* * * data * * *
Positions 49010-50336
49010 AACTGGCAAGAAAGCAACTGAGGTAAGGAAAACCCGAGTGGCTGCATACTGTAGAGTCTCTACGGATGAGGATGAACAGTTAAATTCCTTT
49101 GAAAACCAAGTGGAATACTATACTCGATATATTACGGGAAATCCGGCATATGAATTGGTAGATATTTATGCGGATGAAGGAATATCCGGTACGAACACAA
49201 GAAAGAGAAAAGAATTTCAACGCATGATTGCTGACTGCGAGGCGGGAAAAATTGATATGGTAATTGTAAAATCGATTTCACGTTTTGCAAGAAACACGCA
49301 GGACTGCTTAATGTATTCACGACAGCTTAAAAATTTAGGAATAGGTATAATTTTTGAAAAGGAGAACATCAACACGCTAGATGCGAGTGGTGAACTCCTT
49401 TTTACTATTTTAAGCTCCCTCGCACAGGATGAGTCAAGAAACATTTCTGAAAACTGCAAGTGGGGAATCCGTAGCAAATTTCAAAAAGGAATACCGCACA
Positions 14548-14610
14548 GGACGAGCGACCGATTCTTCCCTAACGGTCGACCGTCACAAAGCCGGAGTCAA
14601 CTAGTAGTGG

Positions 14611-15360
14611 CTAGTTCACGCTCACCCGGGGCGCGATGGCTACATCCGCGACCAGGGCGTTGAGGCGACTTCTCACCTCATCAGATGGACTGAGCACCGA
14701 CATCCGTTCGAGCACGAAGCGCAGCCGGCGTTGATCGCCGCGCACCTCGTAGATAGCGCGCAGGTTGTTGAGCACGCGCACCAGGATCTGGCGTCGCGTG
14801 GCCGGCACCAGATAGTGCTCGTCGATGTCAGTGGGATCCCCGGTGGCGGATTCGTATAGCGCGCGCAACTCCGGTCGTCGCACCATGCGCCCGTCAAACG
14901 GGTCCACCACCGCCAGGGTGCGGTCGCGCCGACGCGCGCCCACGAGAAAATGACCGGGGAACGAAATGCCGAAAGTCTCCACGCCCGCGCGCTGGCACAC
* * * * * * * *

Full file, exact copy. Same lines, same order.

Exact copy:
Positions 49010-50336
49010 AACTGGCAAGAAAGCAACTGAGGTAAGGAAAACCCGAGTGGCTGCATACTGTAGAGTCTCTACGGATGAGGATGAACAGTTAAATTCCTTT
49101 GAAAACCAAGTGGAATACTATACTCGATATATTACGGGAAATCCGGCATATGAATTGGTAGATATTTATGCGGATGAAGGAATATCCGGTACGAACACAA
49201 GAAAGAGAAAAGAATTTCAACGCATGATTGCTGACTGCGAGGCGGGAAAAATTGATATGGTAATTGTAAAATCGATTTCACGTTTTGCAAGAAACACGCA
49301 GGACTGCTTAATGTATTCACGACAGCTTAAAAATTTAGGAATAGGTATAATTTTTGAAAAGGAGAACATCAACACGCTAGATGCGAGTGGTGAACTCCTT
49401 TTTACTATTTTAAGCTCCCTCGCACAGGATGAGTCAAGAAACATTTCTGAAAACTGCAAGTGGGGAATCCGTAGCAAATTTCAAAAAGGAATACCGCACA
Positions 14548-14610
14548 GGACGAGCGACCGATTCTTCCCTAACGGTCGACCGTCACAAAGCCGGAGTCAA
14601 CTAGTAGTGG

Positions 14611-15360
14611 CTAGTTCACGCTCACCCGGGGCGCGATGGCTACATCCGCGACCAGGGCGTTGAGGCGACTTCTCACCTCATCAGATGGACTGAGCACCGA
14701 CATCCGTTCGAGCACGAAGCGCAGCCGGCGTTGATCGCCGCGCACCTCGTAGATAGCGCGCAGGTTGTTGAGCACGCGCACCAGGATCTGGCGTCGCGTG
14801 GCCGGCACCAGATAGTGCTCGTCGATGTCAGTGGGATCCCCGGTGGCGGATTCGTATAGCGCGCGCAACTCCGGTCGTCGCACCATGCGCCCGTCAAACG
14901 GGTCCACCACCGCCAGGGTGCGGTCGCGCCGACGCGCGCCCACGAGAAAATGACCGGGGAACGAAATGCCGAAAGTCTCCACGCCCGCGCGCTGGCACAC